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Puppy politics & Gandhi branding

Puppy politics & Gandhi branding
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If you are wondering what the relation between them is, I stress, with an underline, that there is absolutely no link except that the pair of words,...

If you are wondering what the relation between them is, I stress, with an underline, that there is absolutely no link except that the pair of words, Gandhi and brandy, rhyme well while puppy sticks out like a sore thumb in the trio of expressions that are reeling out of our politicians' mouths. A great deal has been written �and discussed at length by TV commentators on various channels � about an imagined nondescript puppy that had the misfortune of being run over by the car in which Gujarat Chief Minister Narendra Modi was travelling. He had all the sympathies for the poor thing. Had he applied brakes on the chain of thoughts at that level, NaMo would have escaped the pup of shame. But he unleashed the puppy into the dangerous zone that has been a battleground nearly for a decade between him and his political rivals. The otherwise cute puppy has grown into a monster overnight and started hounding Modi. He is the Chief Minister of a State where Gandhi, the apostle of peace and a champion of non-violence, the two weapons he used effectively to win the country's freedom from the colonial British rulers, was born and is still the only State in the country that officially follows the prohibition policy. Surely, Gandhi wouldn't have liked to see a puppy being run over by a vehicle of the head of government in his home State or the issue becoming a hot topic for national debate. Whatever his wish might have been, the puppy is running riot at every venue and avenue with leaders of various hues except saffron chasing it. More amusing is Gandhi's policies and principles being bandied about by self-centred politicians for analogies and hitting out at rivals and dragging his family name into needless controversies. The other day, Andhra Pradesh Congress President Botcha Satyanarayana lashed out at former Chief Minister YS Rajasekhara Reddy (YSR) and his family members, including the widow, son and daughter who have been on a mission to come to power from YSR Congress Party (YSRCP) platform.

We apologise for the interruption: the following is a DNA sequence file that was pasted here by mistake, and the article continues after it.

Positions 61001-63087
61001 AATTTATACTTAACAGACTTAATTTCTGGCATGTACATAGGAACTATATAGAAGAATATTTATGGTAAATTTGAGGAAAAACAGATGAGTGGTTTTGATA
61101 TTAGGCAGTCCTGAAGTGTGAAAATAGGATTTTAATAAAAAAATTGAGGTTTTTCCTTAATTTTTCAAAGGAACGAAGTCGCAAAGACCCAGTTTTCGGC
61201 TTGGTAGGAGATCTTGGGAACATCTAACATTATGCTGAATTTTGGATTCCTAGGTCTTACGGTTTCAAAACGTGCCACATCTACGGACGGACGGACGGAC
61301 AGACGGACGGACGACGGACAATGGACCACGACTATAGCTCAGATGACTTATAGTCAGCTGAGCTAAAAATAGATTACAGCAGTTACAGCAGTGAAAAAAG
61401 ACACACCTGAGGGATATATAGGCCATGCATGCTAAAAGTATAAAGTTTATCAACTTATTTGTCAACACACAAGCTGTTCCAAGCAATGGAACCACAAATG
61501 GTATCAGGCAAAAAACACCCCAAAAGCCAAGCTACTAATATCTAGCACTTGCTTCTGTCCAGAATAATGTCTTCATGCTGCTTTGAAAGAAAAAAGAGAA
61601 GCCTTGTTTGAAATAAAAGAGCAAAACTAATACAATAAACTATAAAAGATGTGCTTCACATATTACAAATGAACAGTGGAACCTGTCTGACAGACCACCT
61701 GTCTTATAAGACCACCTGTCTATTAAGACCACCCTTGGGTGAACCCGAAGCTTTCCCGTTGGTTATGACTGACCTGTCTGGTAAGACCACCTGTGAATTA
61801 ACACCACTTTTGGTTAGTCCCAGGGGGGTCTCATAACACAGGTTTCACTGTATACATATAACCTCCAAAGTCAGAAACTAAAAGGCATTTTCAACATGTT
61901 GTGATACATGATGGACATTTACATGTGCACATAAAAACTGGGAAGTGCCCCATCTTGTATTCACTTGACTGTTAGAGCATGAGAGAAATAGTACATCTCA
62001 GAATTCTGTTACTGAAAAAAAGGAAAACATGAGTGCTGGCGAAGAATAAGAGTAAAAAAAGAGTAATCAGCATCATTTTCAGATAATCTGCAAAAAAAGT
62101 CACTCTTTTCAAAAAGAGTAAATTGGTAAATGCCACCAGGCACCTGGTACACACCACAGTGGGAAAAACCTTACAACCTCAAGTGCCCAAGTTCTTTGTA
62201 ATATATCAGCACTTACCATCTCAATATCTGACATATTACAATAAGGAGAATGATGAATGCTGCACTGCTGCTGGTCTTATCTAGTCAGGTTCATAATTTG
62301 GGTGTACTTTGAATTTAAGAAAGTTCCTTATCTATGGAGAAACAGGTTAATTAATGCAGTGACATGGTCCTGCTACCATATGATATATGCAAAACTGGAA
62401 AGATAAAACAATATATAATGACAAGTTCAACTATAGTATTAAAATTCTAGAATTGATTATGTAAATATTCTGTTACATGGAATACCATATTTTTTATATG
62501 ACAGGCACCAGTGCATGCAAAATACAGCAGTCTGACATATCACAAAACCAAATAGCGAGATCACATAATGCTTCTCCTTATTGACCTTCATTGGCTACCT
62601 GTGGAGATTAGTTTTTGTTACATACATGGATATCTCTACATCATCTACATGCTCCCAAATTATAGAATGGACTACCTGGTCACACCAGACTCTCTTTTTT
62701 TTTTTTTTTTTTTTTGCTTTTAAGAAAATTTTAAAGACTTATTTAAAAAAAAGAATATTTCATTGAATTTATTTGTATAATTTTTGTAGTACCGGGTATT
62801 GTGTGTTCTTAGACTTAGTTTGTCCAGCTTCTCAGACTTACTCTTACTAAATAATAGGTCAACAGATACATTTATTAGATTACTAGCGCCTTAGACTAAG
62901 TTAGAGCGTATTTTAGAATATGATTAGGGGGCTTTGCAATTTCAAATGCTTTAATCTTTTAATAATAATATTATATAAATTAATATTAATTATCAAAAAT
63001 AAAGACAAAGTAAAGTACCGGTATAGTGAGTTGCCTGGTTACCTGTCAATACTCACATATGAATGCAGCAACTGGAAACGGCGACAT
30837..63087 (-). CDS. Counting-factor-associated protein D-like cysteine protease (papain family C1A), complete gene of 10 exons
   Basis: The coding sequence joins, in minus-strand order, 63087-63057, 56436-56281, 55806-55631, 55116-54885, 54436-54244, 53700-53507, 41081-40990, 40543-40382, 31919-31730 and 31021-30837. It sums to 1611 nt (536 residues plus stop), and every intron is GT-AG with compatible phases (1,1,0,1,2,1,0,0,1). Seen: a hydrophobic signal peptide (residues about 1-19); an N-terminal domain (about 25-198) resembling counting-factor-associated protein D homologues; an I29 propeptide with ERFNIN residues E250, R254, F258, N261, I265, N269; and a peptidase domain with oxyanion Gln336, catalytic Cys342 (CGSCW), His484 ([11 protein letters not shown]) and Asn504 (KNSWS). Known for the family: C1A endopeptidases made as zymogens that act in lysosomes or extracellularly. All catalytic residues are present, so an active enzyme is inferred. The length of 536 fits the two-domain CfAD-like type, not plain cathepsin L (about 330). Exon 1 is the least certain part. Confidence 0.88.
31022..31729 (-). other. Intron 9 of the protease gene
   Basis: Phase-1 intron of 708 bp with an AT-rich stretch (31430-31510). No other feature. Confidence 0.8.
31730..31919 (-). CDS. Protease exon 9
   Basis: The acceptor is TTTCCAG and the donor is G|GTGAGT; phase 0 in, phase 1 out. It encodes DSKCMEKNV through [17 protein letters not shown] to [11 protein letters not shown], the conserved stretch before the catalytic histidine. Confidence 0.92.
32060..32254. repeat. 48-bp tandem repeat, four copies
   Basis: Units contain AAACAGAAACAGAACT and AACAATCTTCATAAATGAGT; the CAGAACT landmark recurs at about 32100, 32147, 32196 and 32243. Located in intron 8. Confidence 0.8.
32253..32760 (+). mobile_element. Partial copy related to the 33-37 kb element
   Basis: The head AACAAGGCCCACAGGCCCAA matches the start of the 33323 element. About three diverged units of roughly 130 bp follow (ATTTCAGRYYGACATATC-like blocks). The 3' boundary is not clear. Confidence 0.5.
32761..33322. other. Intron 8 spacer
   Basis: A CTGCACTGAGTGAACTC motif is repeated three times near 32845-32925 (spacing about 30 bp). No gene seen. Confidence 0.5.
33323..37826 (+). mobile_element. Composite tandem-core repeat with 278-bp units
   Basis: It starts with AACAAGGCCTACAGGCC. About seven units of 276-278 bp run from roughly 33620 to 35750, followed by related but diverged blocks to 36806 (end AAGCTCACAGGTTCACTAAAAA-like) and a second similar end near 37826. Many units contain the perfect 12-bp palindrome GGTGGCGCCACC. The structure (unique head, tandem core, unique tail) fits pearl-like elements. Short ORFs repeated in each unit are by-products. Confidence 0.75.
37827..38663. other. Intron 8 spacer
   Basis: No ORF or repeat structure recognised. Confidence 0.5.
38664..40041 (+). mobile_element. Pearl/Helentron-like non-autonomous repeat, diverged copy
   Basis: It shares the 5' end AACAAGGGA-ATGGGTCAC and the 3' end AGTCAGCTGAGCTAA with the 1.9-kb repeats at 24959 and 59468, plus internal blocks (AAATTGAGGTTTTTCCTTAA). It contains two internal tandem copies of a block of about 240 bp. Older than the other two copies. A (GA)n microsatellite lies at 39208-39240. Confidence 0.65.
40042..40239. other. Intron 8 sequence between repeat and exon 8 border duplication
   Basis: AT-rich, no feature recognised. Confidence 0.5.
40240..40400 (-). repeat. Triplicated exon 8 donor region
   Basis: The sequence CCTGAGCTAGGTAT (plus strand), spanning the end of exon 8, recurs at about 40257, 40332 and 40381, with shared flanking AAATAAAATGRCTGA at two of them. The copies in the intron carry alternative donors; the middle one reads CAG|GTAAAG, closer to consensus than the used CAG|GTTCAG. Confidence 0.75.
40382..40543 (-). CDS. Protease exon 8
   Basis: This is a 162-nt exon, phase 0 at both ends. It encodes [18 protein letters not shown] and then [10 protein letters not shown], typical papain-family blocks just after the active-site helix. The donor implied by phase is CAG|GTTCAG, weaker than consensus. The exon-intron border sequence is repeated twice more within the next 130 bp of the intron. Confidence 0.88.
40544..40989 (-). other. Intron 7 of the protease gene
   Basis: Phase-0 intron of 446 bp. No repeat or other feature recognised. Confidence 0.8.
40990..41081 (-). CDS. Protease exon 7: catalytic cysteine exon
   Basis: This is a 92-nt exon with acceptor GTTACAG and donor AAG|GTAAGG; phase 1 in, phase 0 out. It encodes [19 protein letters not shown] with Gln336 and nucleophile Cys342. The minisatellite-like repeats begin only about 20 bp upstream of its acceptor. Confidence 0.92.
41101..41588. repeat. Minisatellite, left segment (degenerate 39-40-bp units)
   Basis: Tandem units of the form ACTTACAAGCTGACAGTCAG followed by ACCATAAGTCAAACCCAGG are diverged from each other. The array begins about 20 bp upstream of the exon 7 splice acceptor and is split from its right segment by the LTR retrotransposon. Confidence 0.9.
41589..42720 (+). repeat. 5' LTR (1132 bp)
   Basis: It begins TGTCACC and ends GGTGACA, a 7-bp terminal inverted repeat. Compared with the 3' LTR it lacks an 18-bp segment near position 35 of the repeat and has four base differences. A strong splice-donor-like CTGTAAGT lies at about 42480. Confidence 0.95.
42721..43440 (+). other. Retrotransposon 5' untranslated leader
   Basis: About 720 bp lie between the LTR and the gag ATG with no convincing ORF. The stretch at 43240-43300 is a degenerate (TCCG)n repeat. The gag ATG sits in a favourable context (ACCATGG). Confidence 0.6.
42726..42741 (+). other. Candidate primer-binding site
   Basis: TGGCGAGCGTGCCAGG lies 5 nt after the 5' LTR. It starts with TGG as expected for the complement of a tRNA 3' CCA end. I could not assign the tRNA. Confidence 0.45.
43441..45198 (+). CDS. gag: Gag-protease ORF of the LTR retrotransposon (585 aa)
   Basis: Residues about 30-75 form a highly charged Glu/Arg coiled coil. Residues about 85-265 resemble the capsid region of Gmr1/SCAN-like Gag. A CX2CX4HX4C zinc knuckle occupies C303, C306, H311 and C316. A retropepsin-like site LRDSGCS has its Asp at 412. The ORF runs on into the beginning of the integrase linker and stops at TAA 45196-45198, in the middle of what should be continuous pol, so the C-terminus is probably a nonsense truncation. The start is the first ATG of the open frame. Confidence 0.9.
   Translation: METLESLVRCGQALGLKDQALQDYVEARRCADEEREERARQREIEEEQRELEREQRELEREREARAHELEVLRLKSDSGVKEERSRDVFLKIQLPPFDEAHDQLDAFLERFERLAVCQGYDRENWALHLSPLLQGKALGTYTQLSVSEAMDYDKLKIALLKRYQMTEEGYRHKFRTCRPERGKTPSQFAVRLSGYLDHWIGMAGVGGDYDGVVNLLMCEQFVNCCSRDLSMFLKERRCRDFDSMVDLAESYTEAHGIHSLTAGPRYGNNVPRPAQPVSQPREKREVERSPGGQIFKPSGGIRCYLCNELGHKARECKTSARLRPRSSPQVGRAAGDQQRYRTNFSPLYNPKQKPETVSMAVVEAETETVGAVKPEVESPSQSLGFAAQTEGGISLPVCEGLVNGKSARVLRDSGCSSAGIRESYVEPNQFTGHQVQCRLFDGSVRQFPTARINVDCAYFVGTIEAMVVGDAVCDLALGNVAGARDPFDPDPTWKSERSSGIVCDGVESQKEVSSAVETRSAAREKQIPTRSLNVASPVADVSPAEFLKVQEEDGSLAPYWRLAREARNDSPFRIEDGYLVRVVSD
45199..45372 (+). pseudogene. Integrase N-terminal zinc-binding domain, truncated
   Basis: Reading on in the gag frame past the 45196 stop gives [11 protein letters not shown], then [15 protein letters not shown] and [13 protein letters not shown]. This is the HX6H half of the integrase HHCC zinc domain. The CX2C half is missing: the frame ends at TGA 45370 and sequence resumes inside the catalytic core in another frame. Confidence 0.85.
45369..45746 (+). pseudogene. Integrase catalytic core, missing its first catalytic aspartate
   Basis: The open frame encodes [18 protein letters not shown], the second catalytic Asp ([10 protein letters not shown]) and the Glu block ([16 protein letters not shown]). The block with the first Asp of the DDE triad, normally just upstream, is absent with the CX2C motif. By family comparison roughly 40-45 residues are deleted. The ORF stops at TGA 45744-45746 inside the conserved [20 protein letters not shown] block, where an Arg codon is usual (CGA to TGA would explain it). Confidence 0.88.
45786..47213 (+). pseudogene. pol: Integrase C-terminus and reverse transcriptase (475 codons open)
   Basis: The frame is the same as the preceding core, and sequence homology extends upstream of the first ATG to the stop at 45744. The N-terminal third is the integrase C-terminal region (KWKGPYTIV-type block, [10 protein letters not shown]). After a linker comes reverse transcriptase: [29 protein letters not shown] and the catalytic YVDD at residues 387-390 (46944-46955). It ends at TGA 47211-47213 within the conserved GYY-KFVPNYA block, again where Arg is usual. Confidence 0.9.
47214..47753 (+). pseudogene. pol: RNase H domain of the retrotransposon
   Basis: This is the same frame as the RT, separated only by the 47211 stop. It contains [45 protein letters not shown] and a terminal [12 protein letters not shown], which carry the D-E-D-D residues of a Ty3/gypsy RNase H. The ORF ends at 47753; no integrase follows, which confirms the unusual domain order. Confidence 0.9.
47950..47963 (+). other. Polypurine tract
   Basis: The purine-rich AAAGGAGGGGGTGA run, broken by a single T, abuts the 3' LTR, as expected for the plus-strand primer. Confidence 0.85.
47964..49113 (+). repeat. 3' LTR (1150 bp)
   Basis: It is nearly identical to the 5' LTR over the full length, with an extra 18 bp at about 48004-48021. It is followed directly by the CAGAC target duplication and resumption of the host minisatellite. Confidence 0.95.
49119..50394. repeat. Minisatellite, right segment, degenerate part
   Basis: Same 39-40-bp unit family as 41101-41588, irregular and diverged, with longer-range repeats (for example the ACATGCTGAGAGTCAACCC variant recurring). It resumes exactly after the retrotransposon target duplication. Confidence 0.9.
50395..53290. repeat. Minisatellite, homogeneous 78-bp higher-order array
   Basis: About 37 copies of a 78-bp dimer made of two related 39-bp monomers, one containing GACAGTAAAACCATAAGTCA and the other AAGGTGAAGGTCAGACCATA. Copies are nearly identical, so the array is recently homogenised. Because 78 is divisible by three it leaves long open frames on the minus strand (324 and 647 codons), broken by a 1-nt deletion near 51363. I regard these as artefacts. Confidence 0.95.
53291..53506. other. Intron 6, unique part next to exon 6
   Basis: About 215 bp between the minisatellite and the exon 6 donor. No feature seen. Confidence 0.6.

The reason for his outburst was a caustic remark made by Sharmila, the daughter of the late Chief Minister, who is reported to have said during her walkathon in Vizianagaram that she wondered whether Botcha was appointed as PCC chief for inheriting the legacy of Gandhi or brandy. The reference, obviously, was to Congress and the party leadership and Botcha's alleged liquor business which he had said belonged to his relatives. The PCC chief's acidic riposte that bared a few personal details might have stung the YSR family members. But the issue is whether political leaders should wash their dirty linen in public? They may be playing to the gallery for cheap thrills but ultimately what matters is the way they carry themselves and gain people's confidence. It is a sad commentary on our political system if public leaders stoop to low levels even if they believe that everything is fair in love and politics. Decency may be the watchword in Western democracies where language leaders use in political debates and parliament is watched. Digression from norms means opprobrium. Even if we leave such niceties aside, mouthing no-holds-barred language negates the spirit of democracy although free speech is its hallmark. One finds it jarring to bring into verbal duels Gandhi's name which is synonymous with non-violence and prohibition and is generally associated with the Father of the Nation. It is insulting a great leader, to say the least. Talking of insulting others, how can one justify a party leader calling rival names? Deriding opponents as Rambo, jumbo, bimbo and the like may be mirth but making derogatory remarks like the one Minister of State for Railways and Congress leader Adhir Ranjan Chowdhury has made against West Bengal Chief Minister Mamata Banerjee shows how low one could go. The minister called her a "mad elephant". While campaigning in Murshidabad district for the ongoing panchayat polls in the State, Chowdhury said, "In spite of being successful in West Bengal, the Trinamool Congress is in a mess at the moment. The Chief Minister is herself involved in a huge way in the entire mess. If the head of the house behaves like a mad elephant, what can be said about the party workers?" Given the fiery nature of Mamata in hitting out at her critics, we can expect a 'befitting' reply from the firebrand leader in equally offensive terms. If political leaders don't mind their language, public meetings will turn into slanging matches, a trend that can make its way to State Assemblies and Parliament.
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